By Dr. David Woo - March 25, 2019
Transcranial magnetic stimulation (TMS) is a painless non-invasive treatment method used to relieve symptoms of major depression. TMS has been proven by numerous studies to successfully reduce symptoms of depression without the adverse effects associated with antidepressant medications. (1,2) But until recently, there has been little research on understanding the exact mechanism that makes TMS successful.
TMS uses magnetic fields to stimulate the parts of the brain associated with mood regulation, but how exactly do these magnetic fields alter the brain to relieve depressive symptoms? First, let’s look at how TMS is currently understood.
How Does TMS Work?: An Overview
TMS is performed as an outpatient procedure administered in approximately 20-minute sessions. During the procedure, a coil is placed over the head in the targeted area. The magnetic field emitted from the coil generates an electrical current in the brain. This electrical current stimulates specific neurons (brain cells) that weren’t activated before. When activated, these neurons release more neurotransmitters. Neurotransmitters are chemicals that allow neurons to communicate with one another and form pathways between different regions of the brain. In the case of TMS, neurons in the left dorsolateral prefrontal cortex are activated to stimulate the mood pathway of the brain and regulate mood. (2,3)
New Evidence Shows That TMS “Resets” Neurons
A recent study shows that TMS affects how neurons connect to each other, essentially influencing the neural network. More specifically, this study showed that TMS makes neuronal connections vulnerable to reorganization. During this study, researchers observed neuron activities in cats in the visual cortex of the brain (the part of the brain that processes visual information). The cats were exposed to the same visual stimuli both before and after TMS, during which, neuron behavior was recorded. Researchers noticed that after TMS, neurons responded in a less defined way — meaning that they didn’t show a preference for any specific orientation.
Researchers then added an extra step. After TMS treatment, researchers exposed cats to 20 minutes of visual stimuli different to that shown before TMS treatment in hopes of training the neurons to communicate using new pathways. The visual exercise after TMS treatment actually caused new neural pathways to be created. Furthermore, neurons showed a preference for the pathways created during the post-TMS training even hours afterward. This suggests that after a TMS session, neurons are pliable and able to change the way they connect and communicate, essentially reshaping the neural network. (4,5)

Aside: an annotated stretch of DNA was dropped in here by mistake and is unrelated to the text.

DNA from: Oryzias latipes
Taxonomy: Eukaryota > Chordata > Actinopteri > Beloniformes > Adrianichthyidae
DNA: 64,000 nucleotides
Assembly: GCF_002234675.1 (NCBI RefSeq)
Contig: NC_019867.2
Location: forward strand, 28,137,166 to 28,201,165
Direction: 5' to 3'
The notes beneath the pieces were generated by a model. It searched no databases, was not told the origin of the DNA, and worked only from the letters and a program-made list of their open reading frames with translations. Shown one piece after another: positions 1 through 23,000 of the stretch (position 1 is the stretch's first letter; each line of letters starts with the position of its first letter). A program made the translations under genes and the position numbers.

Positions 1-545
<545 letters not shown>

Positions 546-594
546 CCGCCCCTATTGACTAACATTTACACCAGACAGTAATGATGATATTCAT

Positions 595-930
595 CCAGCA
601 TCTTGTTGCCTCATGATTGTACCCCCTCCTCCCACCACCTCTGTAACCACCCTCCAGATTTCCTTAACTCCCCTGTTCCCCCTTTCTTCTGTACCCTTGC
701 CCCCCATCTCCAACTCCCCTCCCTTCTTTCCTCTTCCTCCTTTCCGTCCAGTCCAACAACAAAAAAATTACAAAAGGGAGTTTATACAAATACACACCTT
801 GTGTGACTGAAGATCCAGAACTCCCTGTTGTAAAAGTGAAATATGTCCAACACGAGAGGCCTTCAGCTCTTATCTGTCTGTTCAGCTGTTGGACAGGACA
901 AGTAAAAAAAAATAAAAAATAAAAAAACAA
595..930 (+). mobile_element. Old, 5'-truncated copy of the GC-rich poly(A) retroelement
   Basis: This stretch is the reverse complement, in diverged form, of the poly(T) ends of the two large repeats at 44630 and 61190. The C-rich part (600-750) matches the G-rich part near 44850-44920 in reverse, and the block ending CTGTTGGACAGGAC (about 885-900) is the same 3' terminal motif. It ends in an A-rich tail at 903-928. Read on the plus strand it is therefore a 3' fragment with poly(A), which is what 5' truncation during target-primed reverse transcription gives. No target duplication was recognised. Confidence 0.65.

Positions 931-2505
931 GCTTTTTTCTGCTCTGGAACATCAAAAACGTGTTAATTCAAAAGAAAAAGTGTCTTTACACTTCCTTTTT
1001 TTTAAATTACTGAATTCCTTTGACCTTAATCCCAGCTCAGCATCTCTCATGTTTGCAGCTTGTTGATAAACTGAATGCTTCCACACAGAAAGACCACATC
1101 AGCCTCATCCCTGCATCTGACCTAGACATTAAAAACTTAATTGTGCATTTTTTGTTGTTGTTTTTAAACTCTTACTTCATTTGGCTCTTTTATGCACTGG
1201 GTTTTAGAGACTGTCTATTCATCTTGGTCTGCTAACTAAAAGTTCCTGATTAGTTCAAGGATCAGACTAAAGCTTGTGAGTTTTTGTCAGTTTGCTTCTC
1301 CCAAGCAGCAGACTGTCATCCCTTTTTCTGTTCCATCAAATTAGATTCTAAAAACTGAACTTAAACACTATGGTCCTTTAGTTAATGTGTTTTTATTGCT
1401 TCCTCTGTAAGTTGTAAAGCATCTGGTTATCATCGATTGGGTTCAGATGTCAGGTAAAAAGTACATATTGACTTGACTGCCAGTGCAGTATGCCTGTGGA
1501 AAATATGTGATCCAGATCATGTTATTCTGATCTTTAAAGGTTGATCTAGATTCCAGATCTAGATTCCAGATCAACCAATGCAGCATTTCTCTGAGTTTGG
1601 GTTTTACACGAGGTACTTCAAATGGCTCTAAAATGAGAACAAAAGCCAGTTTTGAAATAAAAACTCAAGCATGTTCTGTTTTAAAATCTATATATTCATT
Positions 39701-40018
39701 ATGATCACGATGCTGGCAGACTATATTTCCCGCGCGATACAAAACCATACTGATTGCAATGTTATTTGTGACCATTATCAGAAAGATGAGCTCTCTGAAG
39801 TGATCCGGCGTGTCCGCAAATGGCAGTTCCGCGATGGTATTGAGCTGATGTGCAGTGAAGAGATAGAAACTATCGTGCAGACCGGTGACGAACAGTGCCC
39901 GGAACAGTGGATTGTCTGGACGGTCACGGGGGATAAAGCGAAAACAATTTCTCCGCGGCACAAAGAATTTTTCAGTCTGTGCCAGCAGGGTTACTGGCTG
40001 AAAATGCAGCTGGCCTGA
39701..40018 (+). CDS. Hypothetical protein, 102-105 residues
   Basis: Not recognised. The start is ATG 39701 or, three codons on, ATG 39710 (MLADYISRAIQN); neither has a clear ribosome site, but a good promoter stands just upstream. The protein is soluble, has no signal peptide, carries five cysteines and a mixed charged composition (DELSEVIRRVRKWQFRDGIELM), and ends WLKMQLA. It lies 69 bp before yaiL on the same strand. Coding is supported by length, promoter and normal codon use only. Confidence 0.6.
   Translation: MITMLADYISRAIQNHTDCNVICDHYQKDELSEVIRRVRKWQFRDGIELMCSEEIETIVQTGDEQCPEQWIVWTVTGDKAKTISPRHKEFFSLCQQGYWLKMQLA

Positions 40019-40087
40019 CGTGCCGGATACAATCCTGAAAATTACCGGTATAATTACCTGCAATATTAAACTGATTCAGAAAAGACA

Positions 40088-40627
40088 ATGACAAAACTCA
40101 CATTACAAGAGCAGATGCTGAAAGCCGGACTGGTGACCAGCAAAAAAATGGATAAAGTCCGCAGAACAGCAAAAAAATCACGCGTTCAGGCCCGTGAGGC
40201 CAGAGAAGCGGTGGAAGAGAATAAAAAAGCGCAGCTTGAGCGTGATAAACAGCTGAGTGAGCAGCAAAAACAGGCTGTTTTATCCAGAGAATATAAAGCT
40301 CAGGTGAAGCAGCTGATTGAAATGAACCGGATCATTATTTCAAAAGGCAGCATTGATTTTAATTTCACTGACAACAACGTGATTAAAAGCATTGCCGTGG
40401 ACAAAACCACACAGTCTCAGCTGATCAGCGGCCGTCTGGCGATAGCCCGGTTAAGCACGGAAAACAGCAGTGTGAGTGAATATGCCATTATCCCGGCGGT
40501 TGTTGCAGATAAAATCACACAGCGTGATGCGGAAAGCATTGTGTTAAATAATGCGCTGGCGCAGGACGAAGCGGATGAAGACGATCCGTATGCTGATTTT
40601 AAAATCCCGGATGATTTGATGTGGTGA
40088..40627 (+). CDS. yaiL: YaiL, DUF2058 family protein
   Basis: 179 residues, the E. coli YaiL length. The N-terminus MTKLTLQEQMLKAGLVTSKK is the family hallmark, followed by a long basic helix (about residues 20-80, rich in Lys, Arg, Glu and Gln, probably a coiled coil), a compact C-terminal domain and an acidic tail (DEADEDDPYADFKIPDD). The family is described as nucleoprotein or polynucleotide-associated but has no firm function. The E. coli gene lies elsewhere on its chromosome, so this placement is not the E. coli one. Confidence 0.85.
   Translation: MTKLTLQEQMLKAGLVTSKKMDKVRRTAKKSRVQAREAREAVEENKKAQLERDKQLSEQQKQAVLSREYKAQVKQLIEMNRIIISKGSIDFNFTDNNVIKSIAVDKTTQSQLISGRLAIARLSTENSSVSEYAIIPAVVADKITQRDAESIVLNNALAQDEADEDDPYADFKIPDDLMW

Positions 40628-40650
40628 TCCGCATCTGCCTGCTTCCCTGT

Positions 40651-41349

New Technologies Allow For Future Research
Previously, scientists were unable to observe the effects of TMS on a cellular level in the brain because the available technologies used to measure electrical pulses, like electroencephalography (EEG), are disrupted with the use of magnetic fields. (5)
A new technology using a shielding technique allows scientists to observe neuron activity in real time after just a single pulse of TMS. (6,7) This technology will allow scientists to continue researching the exact mechanisms of TMS and its effect on the brain.
Have Questions About How TMS Relieves Depressive Symptoms?
If you have questions about how TMS works to relieve symptoms of depression, contact our office. At Madison Avenue TMS & Psychiatry, we’re available to answer your questions and guide you through your treatment options.
1. Carpenter LL, Janicak PG, Aaronson ST, et al. Transcranial magnetic stimulation (TMS) for major depression: A multisite, naturalistic, observational study of acute treatment outcomes in clinical practice. Depression and Anxiety. 2012;29(7):587-96. Click Here. Accessed March 17, 2019.
2. Dunner DL, Aaronson ST, Sackeim HA, et al. A multisite, naturalistic, observational study of transcranial magnetic stimulation for patients with pharmacoresistant major depressive disorder: Durability of benefit over a 1-year follow-up period. The Journal of Clinical Psychiatry. 2014;75(12):1394-401. Click Here. Accessed March 17, 2019.
3. Neurostar mechanism of action. YouTube: Neurostar Advanced Therapy. Click Here. Published on Nov 29, 2016. Accessed March 17, 2019.
4. Kozyrev V, Staadt R, Eysel UT, and Jancke D. TMS-induced neuronal plasticity enables targeted remodeling of visual cortical maps. June 2018;115(25):6476-6481. Click Here. Accessed March 17, 2019.
5. Ruhr-University Bochum. What effect does transcranial magnetic stimulation have on the brain? Published June 5, 2018. Click Here. Accessed March 17, 2019.
6. University of Tübingen. What magnetic fields do in the brain — and how to observe brain activity during transcranial magnetic stimulation. Published January 30, 2018. Click Here. Accessed March 17, 2019.
7. Li B, Virtanen JP, Oeltermann A, Schwarz C, Giese MA, Ziemann U, and Benali A. Lifting the veil on the dynamics of neuronal activities evoked by transcranial magnetic stimulation. eLife. 2017;6. Click Here. Accessed March 17, 2019.